McClendon Studios Presents:
That’s the Good Stuff
Kenny Chesney sings a song called That’s the Good Stuff. In this song, he talks about when a man and a woman first get married. He eats burnt supper the whole first year and asks for seconds to keep her from tearing up. That’s the good stuff.
Suzanne and I had been married just a few months, maybe not even that long.
She loved to cook and she loved to try new recipes. Her cooking was always pretty good. There was an instance when my brother came over for supper. All was going well. Suzanne had cooked country fried steak, green beans, and mashed potatoes and gravy.
Suzanne apologized several times for the gravy being a little thick. Sometime during the meal, my brother holds out his plate and says, “Slice me off some of that gravy there, Suzanne.” We all got a laugh. The meal tasted great. Just the gravy was a little thick.
One day, Suzanne found a recipe for herbed livers. Now, we had bought her a very vast assortment of herbs and spices. Unfortunately, we had overlooked most of the ones she needed to cook this recipe.
We lived in the small town of Iva, South Carolina. Iva had a grocery store and it had some herbs and spices, but not any of the more exotic ones. So, Suzanne decided to wing it. She substituted a little of this and a little of that. She was still cooking when I came in from work.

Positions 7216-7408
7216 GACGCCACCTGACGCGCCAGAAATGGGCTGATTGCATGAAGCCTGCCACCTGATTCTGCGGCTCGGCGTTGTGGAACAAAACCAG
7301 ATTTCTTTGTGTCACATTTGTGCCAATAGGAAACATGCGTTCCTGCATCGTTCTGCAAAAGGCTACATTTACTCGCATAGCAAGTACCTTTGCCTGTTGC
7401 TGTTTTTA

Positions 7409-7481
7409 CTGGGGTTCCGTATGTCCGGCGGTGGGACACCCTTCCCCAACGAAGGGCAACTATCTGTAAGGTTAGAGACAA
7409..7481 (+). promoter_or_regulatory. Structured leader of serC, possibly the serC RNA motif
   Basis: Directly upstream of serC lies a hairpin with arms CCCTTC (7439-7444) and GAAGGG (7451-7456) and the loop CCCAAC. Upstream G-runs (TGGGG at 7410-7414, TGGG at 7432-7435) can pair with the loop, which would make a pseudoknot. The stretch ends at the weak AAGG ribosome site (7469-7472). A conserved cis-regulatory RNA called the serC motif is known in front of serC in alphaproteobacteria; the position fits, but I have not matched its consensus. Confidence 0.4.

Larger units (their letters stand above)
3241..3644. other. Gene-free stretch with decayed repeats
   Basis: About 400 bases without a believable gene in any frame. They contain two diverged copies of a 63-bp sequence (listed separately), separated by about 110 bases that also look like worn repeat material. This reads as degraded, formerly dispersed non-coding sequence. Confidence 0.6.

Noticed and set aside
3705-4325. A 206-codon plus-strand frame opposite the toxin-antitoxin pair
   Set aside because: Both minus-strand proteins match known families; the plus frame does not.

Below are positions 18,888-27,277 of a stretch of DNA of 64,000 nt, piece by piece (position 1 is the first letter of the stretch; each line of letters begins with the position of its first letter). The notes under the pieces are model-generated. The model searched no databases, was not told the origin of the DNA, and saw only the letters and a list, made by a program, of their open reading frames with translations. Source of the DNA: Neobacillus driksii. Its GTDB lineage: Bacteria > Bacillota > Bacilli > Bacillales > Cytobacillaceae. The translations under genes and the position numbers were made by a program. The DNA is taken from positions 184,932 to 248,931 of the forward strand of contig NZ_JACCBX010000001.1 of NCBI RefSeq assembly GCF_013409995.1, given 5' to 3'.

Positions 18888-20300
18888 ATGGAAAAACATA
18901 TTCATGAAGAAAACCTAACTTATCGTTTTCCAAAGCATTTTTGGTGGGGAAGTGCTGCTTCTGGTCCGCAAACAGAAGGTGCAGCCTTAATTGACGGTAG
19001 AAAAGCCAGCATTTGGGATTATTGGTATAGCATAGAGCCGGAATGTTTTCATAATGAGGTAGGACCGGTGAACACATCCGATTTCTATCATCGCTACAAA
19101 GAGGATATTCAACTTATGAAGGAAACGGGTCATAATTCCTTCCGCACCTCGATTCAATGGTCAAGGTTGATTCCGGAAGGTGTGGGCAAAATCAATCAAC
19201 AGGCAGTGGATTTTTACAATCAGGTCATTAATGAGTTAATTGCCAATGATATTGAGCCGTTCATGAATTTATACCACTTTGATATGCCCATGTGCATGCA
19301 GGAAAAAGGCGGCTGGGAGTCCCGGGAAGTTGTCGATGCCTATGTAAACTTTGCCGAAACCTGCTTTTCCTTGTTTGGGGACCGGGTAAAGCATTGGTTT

I sat down at the table and she brought me this big plate of Herbed Chicken Livers. It looked and smelled great. She had also cooked green beans and rice. She had to finish cooking the last of the livers before she sat down. She told me to go ahead and start eating before my supper got cold. So, I did.
I took one bite of my liver and tasted something that I had never tasted before. To say it tasted bad would be an understatement. It was terrible.
If you have ever seen the movie For Richer For Poorer when Tim Allen first tastes the heart, lung, and kidney casserole, the look on Tim’s face was roughly the way I felt on the first bite.
But, I knew that she had tried so hard and would be devastated if I did not eat it. Besides, surely she had tasted one of them so far, so she must have liked it.
I worked my way through the livers. I had discovered that if I cut them small enough I could swallow them without chewing them. This way I did not have to taste them for very long.
I had gone through about three or four glasses of tea. Suzanne asked me from the kitchen, “How are they?” I was honest and answered her, “I don’t think I ever tasted anything quite like this before.”
She brought in the remainder of the livers and noticed that I had almost finished mine. She gave me a huge second helping and sat down. She said, “I just love to watch you eat.”
Now, I had to chew it because she was in the room watching me eat. She took one bite of hers and spit it out. She said, “That is the nastiest thing I have ever tasted. Did you really like them?” Now, it is fess up time. I said, “You have cooked better meals in the past.”
We decided to go out to dinner that evening. Before we went, I put the remaining livers down for Cuddles the cat to eat. They were still there when we got back.